Book Review: Industry by Tom Dixon
“Designing systems or challenging systems of distribution and consumption – that is interesting and is the future of design.”
We agree Tom, which is why this pint sized book (the first in a series of self published books) is so ground braking.
In Industry, Tom discusses systems of manufacturing and distributing design products. He asks “what if?” and “why?” in relation to the established methods of doing things, and sets out a doctrine for future industry – a theory based on the changing landscape of industrial manufacture and retail.
We can’t wait for the next publication in the series. 🙂
Here’s more about the book from Tom Dixon:
‘Industry’ is the first in a series of self-published Tom Dixon books. In this paperback, Tom sets out proposals for a Future Industry, challenging the preconceived methods of creating, selling and consuming design.
‘Industry’ includes previously unpublished conversations between Tom Dixon and design critic Laura Houseley. Also featured are product profiles and events from Tom’s career that demonstrate the Future Industry theory.
In the same spirit of Etch Light and Flash Factory, this publishing venture cuts out the middle man by employing Print On Demand technology.
Tom Dixon products that where covered:
Cartoon strip explaining the story behind Fresh Fat by the amazing cartoonist John Lucas http://himwhatjolts.blogspot.com/2010_04_01_archive.html
The story of Fresh Fat is about the creation of a system of manufacture, rather than the design of a product. Fresh Fat was launched in 2001 and key to its invention was the desire to create unique, but industrially produced objects while putting the consumer at the forefront of the process.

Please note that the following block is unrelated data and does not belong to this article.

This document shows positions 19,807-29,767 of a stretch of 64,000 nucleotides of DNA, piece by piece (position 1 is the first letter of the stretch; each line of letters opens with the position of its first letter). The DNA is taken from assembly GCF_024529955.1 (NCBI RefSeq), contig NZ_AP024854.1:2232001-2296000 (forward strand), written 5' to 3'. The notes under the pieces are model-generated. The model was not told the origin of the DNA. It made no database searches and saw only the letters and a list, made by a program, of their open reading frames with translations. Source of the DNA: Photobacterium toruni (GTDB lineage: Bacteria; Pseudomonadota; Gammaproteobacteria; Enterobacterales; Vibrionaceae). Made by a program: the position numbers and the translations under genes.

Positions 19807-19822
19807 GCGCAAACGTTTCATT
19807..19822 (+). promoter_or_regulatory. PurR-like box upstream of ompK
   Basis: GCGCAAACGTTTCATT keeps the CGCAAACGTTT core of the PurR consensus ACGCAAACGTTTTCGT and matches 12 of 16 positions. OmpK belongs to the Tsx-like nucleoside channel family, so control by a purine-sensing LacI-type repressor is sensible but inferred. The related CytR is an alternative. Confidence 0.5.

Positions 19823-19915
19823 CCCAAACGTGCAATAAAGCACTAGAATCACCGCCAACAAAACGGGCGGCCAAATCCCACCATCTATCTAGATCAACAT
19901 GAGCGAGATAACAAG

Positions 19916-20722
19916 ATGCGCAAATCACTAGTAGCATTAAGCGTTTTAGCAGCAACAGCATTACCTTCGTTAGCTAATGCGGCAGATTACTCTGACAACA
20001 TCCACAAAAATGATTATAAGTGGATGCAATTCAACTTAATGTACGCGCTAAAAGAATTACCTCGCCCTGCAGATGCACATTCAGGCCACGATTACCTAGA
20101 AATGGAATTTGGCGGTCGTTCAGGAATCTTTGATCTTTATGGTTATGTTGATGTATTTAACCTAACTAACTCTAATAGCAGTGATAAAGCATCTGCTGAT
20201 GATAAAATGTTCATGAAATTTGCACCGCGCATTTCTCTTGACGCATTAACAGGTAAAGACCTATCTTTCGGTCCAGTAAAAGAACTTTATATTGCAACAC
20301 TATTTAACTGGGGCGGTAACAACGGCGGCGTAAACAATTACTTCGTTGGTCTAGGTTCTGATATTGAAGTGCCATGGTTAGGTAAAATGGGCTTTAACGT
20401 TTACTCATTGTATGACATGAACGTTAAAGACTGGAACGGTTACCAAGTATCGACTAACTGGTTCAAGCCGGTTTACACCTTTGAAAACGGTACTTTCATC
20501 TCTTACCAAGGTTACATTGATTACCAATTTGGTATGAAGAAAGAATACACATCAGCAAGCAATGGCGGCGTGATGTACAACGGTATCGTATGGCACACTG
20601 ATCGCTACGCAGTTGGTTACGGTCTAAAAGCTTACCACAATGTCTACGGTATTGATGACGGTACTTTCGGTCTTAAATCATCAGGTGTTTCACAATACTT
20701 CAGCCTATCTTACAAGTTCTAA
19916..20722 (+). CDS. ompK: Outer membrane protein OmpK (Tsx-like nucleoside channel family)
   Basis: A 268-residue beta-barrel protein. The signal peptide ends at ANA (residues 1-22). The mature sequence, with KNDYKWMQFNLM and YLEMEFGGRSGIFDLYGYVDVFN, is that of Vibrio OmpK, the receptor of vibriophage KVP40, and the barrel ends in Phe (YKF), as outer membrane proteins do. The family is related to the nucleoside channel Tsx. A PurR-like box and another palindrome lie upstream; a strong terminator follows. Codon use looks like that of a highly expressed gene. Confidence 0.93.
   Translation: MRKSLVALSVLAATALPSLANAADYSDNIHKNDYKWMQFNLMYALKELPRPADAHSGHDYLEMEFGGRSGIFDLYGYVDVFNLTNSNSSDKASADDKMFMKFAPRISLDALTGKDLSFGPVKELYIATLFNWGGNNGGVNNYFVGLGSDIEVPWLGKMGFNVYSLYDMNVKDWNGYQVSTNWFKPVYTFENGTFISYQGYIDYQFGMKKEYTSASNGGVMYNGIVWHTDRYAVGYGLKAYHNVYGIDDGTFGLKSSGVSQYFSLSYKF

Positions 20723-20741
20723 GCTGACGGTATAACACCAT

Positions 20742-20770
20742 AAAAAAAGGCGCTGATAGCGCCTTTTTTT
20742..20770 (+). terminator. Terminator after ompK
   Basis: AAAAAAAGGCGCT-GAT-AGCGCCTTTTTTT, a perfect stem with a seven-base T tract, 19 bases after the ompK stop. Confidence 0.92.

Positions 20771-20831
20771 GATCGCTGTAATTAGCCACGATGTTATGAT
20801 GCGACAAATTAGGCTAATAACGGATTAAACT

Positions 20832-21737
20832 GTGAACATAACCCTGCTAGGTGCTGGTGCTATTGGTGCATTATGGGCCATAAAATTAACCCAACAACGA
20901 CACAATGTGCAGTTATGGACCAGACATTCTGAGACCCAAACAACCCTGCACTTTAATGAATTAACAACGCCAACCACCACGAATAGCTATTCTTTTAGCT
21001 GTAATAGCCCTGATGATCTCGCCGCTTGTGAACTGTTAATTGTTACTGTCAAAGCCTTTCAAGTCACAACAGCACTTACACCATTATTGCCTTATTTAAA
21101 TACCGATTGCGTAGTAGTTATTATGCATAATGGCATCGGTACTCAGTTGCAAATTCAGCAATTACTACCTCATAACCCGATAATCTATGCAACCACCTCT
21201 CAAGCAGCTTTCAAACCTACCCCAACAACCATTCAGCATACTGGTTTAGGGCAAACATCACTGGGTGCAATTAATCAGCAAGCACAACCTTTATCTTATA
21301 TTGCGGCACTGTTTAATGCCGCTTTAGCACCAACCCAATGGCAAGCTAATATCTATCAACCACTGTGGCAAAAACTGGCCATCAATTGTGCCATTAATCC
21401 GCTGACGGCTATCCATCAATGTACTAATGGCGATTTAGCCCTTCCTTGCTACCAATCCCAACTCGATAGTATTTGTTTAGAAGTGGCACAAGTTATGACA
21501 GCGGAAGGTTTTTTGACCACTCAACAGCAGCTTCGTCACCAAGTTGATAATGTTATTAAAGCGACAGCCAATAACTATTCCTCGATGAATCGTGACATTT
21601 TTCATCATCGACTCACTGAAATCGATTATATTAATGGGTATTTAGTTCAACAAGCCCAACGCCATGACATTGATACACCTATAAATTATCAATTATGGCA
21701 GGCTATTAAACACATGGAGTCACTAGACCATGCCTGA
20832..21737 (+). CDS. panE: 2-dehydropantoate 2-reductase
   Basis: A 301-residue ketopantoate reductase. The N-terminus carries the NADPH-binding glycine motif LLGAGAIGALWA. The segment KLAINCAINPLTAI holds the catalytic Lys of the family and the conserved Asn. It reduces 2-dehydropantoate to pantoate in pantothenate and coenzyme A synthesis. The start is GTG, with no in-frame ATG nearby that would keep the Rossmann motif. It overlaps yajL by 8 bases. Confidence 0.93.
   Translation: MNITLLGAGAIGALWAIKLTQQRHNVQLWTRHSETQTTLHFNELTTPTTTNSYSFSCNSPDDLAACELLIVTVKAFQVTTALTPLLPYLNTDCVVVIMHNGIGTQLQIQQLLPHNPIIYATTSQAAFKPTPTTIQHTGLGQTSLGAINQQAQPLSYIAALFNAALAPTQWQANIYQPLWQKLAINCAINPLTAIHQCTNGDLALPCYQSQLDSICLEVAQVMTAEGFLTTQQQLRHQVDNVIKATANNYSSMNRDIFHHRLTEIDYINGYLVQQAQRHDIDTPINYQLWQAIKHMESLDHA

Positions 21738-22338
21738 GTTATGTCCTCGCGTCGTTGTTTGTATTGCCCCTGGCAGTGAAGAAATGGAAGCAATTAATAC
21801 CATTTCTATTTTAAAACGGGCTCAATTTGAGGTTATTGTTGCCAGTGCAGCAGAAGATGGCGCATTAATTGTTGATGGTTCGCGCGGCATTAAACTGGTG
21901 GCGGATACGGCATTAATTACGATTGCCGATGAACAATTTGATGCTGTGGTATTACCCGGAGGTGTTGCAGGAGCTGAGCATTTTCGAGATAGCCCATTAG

Jack was born out of Tom’s desire to find a new way of making and distributing affordable, durable products. In doing so he invented alternative systems of production – an early application of the avant-garde thinking that forms the basis of the “Industry” theory.
Eurolounge produced the tooling for Jack themselves by turning a wooden pattern on a lathe, then taking this object to an aluminium foundry, where it was machined by a friendly engineering company.
The invention of a new system of making and distributing design products informed the invention of etch. Although covetable objects in their own right, Etch lights are symbolic of a new, reviewed approach to designing, making and selling as developed by Tom Dixon.
Etch and other exclusive products being made at the “Flash Factory” as part of the Industry launch at Salone Del Mobile.
You can buy Industry by Tom Dixon from http://www.tomdixon.net/products/uk/industry